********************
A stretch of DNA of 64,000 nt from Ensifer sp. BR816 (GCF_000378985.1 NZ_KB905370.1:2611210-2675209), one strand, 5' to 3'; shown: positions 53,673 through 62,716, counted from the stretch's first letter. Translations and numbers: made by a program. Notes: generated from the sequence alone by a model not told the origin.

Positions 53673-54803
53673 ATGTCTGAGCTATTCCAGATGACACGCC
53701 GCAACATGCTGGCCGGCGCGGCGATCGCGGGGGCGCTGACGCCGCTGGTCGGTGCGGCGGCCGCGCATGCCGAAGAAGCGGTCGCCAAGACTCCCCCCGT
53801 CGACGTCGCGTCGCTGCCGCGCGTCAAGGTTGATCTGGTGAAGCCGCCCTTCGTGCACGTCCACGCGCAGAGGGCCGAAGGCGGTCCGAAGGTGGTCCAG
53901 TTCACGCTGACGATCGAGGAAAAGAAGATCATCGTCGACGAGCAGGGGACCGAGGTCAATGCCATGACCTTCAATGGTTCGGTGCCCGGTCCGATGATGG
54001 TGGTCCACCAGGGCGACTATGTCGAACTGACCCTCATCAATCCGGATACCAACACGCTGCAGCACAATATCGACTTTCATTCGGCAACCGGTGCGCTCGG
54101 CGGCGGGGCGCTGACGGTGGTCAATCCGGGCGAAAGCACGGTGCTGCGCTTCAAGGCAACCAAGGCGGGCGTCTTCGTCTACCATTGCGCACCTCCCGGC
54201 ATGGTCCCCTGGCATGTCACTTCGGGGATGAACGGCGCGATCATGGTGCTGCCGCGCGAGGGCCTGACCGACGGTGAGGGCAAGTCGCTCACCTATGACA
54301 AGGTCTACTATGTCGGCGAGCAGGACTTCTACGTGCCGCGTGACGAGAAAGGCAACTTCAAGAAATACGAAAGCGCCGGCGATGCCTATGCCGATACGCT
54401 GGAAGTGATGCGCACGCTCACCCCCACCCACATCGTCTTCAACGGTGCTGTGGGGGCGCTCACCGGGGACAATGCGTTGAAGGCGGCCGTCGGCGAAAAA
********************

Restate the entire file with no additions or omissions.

A stretch of DNA of 64,000 nt from Ensifer sp. BR816 (GCF_000378985.1 NZ_KB905370.1:2611210-2675209), one strand, 5' to 3'; shown: positions 53,673 through 62,716, counted from the stretch's first letter. Translations and numbers: made by a program. Notes: generated from the sequence alone by a model not told the origin.

Positions 53673-54803
53673 ATGTCTGAGCTATTCCAGATGACACGCC
53701 GCAACATGCTGGCCGGCGCGGCGATCGCGGGGGCGCTGACGCCGCTGGTCGGTGCGGCGGCCGCGCATGCCGAAGAAGCGGTCGCCAAGACTCCCCCCGT
53801 CGACGTCGCGTCGCTGCCGCGCGTCAAGGTTGATCTGGTGAAGCCGCCCTTCGTGCACGTCCACGCGCAGAGGGCCGAAGGCGGTCCGAAGGTGGTCCAG
53901 TTCACGCTGACGATCGAGGAAAAGAAGATCATCGTCGACGAGCAGGGGACCGAGGTCAATGCCATGACCTTCAATGGTTCGGTGCCCGGTCCGATGATGG
54001 TGGTCCACCAGGGCGACTATGTCGAACTGACCCTCATCAATCCGGATACCAACACGCTGCAGCACAATATCGACTTTCATTCGGCAACCGGTGCGCTCGG
54101 CGGCGGGGCGCTGACGGTGGTCAATCCGGGCGAAAGCACGGTGCTGCGCTTCAAGGCAACCAAGGCGGGCGTCTTCGTCTACCATTGCGCACCTCCCGGC
54201 ATGGTCCCCTGGCATGTCACTTCGGGGATGAACGGCGCGATCATGGTGCTGCCGCGCGAGGGCCTGACCGACGGTGAGGGCAAGTCGCTCACCTATGACA
54301 AGGTCTACTATGTCGGCGAGCAGGACTTCTACGTGCCGCGTGACGAGAAAGGCAACTTCAAGAAATACGAAAGCGCCGGCGATGCCTATGCCGATACGCT
54401 GGAAGTGATGCGCACGCTCACCCCCACCCACATCGTCTTCAACGGTGCTGTGGGGGCGCTCACCGGGGACAATGCGTTGAAGGCGGCCGTCGGCGAAAAA